I feel you on your last comment. I have had similar experiences many times as well. Do you think that organisation had a good appreciation of ‘who’ they were ‘being’ when they made that decision? I’m really interested in how we can take everyday situations like that and explore how shining a light on their worldview can help shift ‘what’ organisations ‘does’.

  4. Thanks Ash,

    Your contribution certainly picks up on the need for any organisation to be well connected to its organic potential, rooted in “who” they are as a collective, not just on the information or data they may manage, or even an ideal they may declare, or activities they may initiate or support. “Who they are” within the identity of an organisation is a difficult culture to groom or cultivate, as no matter how rigorous their position of sustainability is, what will inevitably filter down from the top is the needs of stake holders, share holders, and essentially, the profitability of the enterprise. Maybe the reasons behind one organisation succeeding in their efforts over another is merely the serendipitous nature in which boards and management teams come together, and find within their collective mindset, there is a greater sense of relevance and conviction to bridge the gap between declared and espoused behaviour, in any area, but in particular policy and actions regarding sustainable practices.

    I think that community awareness is essential, for it is from within and out from such levels of endemic connectivity, that the real conversion takes place. Organisational mind set is somewhat of an end product, a collection of an established sum. Cultivate change in the suburban street and this will undergird changes in attitude up the line. I once watered office plants for a large multinational organisation, and one day met the CEO of the company in his office at 6.00am in the morning. He noted with pride that he comes to work each day from an air-conditioned house, in an air-conditioned car, to an air-conditioned office, and flies in air-conditioned planes to air-conditioned conference centres staying in air-conditioned motels. His sense of disenfranchisement and disconnection from the world that requires a passionate and visceral encounter with the need for sustainable practice could not be more severe.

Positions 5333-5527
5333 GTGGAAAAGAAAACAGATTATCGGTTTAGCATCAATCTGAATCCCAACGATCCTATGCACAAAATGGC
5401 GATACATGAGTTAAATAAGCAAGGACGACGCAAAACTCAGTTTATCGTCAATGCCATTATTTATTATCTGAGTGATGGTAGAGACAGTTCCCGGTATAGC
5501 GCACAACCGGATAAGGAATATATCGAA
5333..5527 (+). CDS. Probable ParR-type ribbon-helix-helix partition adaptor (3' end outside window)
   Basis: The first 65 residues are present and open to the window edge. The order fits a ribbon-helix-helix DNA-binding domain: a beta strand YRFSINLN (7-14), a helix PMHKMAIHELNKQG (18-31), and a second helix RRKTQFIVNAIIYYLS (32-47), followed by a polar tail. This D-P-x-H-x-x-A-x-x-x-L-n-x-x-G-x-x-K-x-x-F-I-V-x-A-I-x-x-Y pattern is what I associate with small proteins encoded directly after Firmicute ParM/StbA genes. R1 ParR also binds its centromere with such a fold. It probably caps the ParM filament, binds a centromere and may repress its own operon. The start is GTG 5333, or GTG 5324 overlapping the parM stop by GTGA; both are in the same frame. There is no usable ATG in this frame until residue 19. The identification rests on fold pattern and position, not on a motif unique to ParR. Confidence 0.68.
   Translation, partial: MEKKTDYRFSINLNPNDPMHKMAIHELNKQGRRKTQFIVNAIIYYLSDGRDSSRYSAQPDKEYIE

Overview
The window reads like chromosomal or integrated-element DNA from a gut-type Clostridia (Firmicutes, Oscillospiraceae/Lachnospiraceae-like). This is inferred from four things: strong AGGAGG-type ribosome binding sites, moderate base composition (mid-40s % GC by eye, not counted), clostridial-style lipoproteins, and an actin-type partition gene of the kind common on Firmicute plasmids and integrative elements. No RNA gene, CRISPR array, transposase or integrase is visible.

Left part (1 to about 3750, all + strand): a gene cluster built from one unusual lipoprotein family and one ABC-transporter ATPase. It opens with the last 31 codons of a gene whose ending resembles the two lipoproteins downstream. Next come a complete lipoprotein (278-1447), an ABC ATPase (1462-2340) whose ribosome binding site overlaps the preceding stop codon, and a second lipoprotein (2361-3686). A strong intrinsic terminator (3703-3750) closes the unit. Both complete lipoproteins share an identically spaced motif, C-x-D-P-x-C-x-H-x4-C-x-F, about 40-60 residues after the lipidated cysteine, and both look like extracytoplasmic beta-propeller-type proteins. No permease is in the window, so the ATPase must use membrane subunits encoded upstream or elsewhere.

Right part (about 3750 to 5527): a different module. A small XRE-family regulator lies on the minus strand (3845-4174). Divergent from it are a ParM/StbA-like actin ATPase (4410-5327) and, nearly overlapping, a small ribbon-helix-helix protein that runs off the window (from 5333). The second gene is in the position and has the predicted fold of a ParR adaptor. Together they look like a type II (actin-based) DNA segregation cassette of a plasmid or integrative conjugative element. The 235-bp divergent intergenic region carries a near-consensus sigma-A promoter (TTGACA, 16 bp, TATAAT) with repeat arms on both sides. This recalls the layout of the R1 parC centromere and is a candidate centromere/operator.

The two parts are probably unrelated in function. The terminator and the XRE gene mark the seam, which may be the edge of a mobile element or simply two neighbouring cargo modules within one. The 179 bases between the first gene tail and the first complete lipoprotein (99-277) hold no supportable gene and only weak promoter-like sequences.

So further to your premise, I would see that organisational change from within, and any aspirations towards sustainable practice, is only part of the potential regime of success towards truly sustainable initiatives. Conversion needs to happen at home. But I get that this is another conversation that goes well beyond the truths you have elucidated.

    1. Hi Peter – oh yes – the great disconnection, humans seeing themselves as separate from nature. I feel there is a ‘chicken and egg’ thing going on in this situation. The environment informs the worldview and the worldview informs the environment – creating a kind of self sealing culture. How can organisations like you mentioned see who they are in the systems they belong to and nurture healthy shift’s in both their worldview and their environment? How can people start to see themselves as Nature?!